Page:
Wednesday, July 16, 2014
His road to becoming a music legend began when he burst onto the scene with his self-titled debut album in 1989. Garth Brooks contained the hits “Much Too Young” and “If Tomorrow Never Comes,” which became his first #1 single. The album closed with a little ballad called “The Dance,” one of his best-loved songs and Brooks’s personal favorite from his own catalog—although he promises a track on the upcoming album that rivals it for that distinction.
He continued his breakthrough by following his debut up quickly with No Fences (currently unavailable) in 1990. With smashes like “The Thunder Rolls” and “Friends in Low Places,” it is his bestselling album to date. Honors for second best go to 1991’s Ropin’ the Wind, which made history by debuting atop the pop charts, the first time a country album had achieved this feat. The album’s pop credentials were boosted by a cover of Billy Joel’s “Shameless.”
By this point, Brooks was bona fide country sensation, and the rest of the ‘90s was spent consolidating his position with hit singles and strong albums. The anthemic “We Shall Be Free” propelled The Chase in 1992, while “Standing Outside the Fire” and “The Red Strokes did the same for 1993’s In Pieces. He followed that with Fresh Horses (containing “The Beaches of Cheyenne”) in 1995 and his seventh album, Sevens, in 1997.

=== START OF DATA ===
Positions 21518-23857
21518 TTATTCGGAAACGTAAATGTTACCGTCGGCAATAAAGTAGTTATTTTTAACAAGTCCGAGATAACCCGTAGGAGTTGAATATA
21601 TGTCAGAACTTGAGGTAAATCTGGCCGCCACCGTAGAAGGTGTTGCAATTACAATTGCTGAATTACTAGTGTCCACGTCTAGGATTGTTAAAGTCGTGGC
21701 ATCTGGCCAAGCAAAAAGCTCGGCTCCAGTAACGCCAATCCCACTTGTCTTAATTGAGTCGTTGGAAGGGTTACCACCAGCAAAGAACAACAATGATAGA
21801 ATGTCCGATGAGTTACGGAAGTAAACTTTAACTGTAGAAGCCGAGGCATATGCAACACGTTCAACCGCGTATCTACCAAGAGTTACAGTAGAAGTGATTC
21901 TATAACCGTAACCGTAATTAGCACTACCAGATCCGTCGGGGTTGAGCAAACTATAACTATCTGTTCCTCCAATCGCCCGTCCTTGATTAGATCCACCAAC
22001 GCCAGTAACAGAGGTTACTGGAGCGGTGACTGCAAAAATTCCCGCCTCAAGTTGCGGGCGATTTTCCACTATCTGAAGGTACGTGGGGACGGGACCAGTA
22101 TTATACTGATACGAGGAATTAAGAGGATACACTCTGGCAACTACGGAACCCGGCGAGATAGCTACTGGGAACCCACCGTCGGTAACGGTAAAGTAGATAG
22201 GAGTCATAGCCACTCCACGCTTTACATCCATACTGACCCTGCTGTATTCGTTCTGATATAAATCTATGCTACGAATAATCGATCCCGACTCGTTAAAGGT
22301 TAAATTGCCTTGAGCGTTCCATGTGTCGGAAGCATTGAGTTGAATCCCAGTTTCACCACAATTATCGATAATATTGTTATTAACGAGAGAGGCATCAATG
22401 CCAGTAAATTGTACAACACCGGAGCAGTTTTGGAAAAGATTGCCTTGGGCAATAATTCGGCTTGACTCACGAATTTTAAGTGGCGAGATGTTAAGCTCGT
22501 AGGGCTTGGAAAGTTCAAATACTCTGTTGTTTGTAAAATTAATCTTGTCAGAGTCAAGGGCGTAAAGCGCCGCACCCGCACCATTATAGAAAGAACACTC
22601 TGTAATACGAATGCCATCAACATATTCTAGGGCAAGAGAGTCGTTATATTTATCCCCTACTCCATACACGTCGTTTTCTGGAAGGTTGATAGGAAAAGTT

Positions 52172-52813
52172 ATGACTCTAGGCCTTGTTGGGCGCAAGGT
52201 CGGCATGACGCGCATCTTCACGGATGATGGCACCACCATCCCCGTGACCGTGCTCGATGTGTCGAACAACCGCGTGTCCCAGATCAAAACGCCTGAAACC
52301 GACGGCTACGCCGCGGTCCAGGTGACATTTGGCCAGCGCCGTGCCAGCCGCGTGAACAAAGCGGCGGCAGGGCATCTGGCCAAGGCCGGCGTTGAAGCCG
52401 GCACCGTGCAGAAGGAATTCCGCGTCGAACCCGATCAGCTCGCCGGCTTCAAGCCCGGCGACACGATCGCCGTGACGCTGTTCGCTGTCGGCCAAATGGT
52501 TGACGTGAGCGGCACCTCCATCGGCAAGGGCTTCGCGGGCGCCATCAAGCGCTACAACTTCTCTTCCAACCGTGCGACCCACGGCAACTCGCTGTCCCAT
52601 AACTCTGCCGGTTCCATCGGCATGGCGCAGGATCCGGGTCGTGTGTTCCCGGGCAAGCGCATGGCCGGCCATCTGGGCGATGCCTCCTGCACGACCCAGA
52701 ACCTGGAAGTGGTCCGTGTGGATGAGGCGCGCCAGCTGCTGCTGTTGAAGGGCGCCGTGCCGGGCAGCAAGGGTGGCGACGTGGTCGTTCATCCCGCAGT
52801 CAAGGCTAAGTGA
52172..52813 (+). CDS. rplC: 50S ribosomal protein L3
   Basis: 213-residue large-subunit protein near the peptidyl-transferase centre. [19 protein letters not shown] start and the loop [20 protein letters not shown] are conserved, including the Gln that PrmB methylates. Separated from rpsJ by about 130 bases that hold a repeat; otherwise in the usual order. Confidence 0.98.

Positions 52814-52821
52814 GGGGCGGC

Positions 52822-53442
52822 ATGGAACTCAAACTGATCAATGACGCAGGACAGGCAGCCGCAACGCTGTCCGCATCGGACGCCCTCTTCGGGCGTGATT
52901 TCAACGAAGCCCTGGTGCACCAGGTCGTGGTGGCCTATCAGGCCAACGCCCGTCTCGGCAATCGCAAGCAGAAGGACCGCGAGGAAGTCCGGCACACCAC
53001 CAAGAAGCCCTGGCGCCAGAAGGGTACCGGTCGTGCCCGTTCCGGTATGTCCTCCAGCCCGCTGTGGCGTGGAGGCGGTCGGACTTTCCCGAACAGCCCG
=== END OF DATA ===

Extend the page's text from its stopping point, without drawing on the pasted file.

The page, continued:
In 1999, Brooks, who despite being firmly rooted in country music was influenced in his youth by a number of rock acts, attempted an ill-fated side trip into the mainstream pop world. For a movie project in which he would play a rock star, he released the album In the Life of Chris Gaines (unavailable). Because it came out before the movie, there was some confusion as to exactly what Brooks was doing; although the album went multiplatinum and placed a single (“Lost in You”) at #5 on the pop charts, it was deemed a failure, and the project was shelved, with the movie never being filmed.
Following this “fiasco,” Brooks announced his retirement from recording and touring in 2000. One final album, Scarecrow, was released in 2001. And that has been it…until now. With the news that Garth is getting back in the saddle, though, his music is sure to be in demand. Be sure you have all these classic albums on your shelves, and rest assured that we’ll bring you the information on his forthcoming release as soon as it becomes available.